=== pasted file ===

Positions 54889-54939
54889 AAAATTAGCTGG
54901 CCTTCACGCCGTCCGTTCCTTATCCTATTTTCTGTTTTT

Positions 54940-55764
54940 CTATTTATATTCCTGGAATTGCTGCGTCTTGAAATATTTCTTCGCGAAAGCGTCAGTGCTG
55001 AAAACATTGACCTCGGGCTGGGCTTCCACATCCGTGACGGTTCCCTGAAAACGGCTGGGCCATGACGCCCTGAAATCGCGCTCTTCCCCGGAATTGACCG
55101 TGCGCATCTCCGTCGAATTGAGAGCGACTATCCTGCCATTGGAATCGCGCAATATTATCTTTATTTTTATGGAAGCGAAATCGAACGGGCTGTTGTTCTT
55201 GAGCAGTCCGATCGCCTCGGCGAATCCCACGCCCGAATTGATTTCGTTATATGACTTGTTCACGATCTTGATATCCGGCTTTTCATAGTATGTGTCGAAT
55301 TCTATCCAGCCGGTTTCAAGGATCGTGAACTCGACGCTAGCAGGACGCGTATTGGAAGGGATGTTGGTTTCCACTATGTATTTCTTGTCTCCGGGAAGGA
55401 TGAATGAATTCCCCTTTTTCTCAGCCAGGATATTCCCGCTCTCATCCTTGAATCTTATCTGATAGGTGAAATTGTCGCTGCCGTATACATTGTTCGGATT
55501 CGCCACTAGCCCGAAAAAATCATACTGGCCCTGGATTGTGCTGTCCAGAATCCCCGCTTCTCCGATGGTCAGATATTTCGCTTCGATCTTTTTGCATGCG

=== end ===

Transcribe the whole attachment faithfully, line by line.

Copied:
Positions 54889-54939
54889 AAAATTAGCTGG
54901 CCTTCACGCCGTCCGTTCCTTATCCTATTTTCTGTTTTT

Positions 54940-55764
54940 CTATTTATATTCCTGGAATTGCTGCGTCTTGAAATATTTCTTCGCGAAAGCGTCAGTGCTG
55001 AAAACATTGACCTCGGGCTGGGCTTCCACATCCGTGACGGTTCCCTGAAAACGGCTGGGCCATGACGCCCTGAAATCGCGCTCTTCCCCGGAATTGACCG
55101 TGCGCATCTCCGTCGAATTGAGAGCGACTATCCTGCCATTGGAATCGCGCAATATTATCTTTATTTTTATGGAAGCGAAATCGAACGGGCTGTTGTTCTT
55201 GAGCAGTCCGATCGCCTCGGCGAATCCCACGCCCGAATTGATTTCGTTATATGACTTGTTCACGATCTTGATATCCGGCTTTTCATAGTATGTGTCGAAT
55301 TCTATCCAGCCGGTTTCAAGGATCGTGAACTCGACGCTAGCAGGACGCGTATTGGAAGGGATGTTGGTTTCCACTATGTATTTCTTGTCTCCGGGAAGGA
55401 TGAATGAATTCCCCTTTTTCTCAGCCAGGATATTCCCGCTCTCATCCTTGAATCTTATCTGATAGGTGAAATTGTCGCTGCCGTATACATTGTTCGGATT
55501 CGCCACTAGCCCGAAAAAATCATACTGGCCCTGGATTGTGCTGTCCAGAATCCCCGCTTCTCCGATGGTCAGATATTTCGCTTCGATCTTTTTGCATGCG